This is an incredible loaf of bread, engineered by Jeffrey Hamelman in his book, Bread. The only change I made to it was using Guinness in place of water, and cutting the ratios down to make one loaf. It is chewy without being dense, with a fantastically crunchy crust.
Although it requires a starter to sit overnight, the production of the bread the next day takes no more time than a typical sandwich loaf. This is rye bread at its essence.
My sourdough starter had been in the fridge for a while. I was worried it would take too long to wake up, so I added a 1/4 teaspoon of yeast to the starter. That did the trick.
- 1 3/4 cups (6.4 ounces) whole dark rye flour
- 1 cup + 3 tablespoons (5.3 ounces) water
- 1 tablespoon mature sourdough starter
- 1/4 teaspoon instant yeast
Remaining dough ingredients:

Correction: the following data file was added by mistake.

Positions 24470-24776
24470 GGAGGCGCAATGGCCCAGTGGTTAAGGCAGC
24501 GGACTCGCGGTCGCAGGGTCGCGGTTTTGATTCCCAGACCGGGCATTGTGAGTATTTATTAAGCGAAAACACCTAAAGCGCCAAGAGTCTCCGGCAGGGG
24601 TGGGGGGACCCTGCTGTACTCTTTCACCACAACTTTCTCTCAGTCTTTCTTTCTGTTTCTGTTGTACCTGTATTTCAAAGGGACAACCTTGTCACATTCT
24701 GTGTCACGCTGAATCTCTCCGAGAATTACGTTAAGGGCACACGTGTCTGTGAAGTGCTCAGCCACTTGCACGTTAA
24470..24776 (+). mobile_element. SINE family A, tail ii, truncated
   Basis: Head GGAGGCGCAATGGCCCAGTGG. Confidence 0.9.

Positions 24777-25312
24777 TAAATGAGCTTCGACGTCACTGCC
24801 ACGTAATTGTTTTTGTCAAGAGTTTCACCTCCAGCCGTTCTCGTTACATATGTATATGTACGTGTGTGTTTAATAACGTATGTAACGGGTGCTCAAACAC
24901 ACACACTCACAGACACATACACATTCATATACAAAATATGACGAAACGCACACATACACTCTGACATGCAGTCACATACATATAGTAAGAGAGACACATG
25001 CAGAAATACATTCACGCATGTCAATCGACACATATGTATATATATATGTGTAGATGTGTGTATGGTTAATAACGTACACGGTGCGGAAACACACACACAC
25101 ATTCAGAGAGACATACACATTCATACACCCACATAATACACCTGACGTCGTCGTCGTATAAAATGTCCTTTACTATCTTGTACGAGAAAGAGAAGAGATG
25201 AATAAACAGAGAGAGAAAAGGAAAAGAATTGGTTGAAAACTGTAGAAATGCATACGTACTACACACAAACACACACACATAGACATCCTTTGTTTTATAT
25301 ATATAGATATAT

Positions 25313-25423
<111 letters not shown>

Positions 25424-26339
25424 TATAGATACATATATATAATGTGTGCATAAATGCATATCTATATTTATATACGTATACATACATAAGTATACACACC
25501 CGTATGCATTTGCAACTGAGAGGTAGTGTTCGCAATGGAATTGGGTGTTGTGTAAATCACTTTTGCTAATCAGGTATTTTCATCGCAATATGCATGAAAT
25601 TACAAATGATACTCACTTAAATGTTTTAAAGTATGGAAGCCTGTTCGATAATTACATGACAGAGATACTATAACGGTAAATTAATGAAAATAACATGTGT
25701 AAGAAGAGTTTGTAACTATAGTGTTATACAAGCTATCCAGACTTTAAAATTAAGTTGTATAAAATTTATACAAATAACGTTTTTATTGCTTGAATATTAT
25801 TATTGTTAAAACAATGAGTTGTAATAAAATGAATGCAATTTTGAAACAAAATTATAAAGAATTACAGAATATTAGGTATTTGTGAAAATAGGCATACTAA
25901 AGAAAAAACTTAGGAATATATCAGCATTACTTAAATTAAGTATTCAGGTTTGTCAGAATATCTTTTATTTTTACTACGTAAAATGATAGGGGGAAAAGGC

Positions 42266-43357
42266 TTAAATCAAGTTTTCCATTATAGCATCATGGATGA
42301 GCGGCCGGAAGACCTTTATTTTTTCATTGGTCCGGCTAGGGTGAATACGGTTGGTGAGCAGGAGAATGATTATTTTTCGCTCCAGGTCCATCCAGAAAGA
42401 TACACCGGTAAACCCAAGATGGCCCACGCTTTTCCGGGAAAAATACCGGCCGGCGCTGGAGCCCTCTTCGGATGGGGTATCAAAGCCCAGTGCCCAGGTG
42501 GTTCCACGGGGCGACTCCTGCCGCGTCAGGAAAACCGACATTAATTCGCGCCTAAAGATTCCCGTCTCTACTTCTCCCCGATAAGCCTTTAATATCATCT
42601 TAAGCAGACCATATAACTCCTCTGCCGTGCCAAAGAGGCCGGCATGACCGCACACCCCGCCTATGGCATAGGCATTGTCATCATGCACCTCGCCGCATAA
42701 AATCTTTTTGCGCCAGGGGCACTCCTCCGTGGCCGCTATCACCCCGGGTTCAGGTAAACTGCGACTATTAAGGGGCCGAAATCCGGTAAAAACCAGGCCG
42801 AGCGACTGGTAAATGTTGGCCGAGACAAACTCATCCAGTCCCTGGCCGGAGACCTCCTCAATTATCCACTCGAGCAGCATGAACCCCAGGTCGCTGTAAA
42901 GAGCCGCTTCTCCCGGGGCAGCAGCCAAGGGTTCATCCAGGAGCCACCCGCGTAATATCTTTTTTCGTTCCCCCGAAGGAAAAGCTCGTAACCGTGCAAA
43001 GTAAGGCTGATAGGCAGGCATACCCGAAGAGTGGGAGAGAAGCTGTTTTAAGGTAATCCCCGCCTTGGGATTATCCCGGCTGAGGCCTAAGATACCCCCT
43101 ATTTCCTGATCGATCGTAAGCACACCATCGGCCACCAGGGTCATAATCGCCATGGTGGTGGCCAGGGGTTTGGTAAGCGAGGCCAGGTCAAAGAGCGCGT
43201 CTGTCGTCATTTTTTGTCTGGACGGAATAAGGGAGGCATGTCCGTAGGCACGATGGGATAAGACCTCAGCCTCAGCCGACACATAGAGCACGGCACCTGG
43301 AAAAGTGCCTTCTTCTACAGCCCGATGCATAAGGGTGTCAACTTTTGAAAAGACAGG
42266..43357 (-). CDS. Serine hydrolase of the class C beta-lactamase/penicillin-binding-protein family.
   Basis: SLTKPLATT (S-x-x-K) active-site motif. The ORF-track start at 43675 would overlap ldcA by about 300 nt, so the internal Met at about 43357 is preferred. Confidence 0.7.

- 2 1/4 cups (9.5 ounces) bread flour
- 1/2 teaspoon instant yeast
- half bottle (5.5 ounces) Guinness draught
- 1 1/2 teaspoon salt
- 2 teaspoons caraway seeds
- 2 teaspoons brown mustard seeds (optional)
Step 1. Combine the rye flour, water, sourdough starter and instant yeast (if using). The mixture will be a dense dough. Cover with plastic wrap and let sit overnight, and up to 16 hours if possible. The next day the starter will have risen considerably.
Step 2. Combine the starter with the remaining ingredients – the bread flour, yeast, Guinness, salt and seeds. Knead together for 7-8 minutes; first on low speed, then medium-low.
Step 5. Let the dough rise again for 60 minutes. Preheat the oven to 450 degrees F, preferably with a baking stone inside. Right before baking, mist the bread with water from a spray bottle and sprinkle coarse cornmeal on top. Score the bread with a razor blade or bread knife.
Step 6. Bake for 40 minutes, spraying the sides of the oven with water during the first 10 minutes.
The oven spring on this bread is great; it grows dramatically. Best of all is the crisp crust and delightfully chewy center.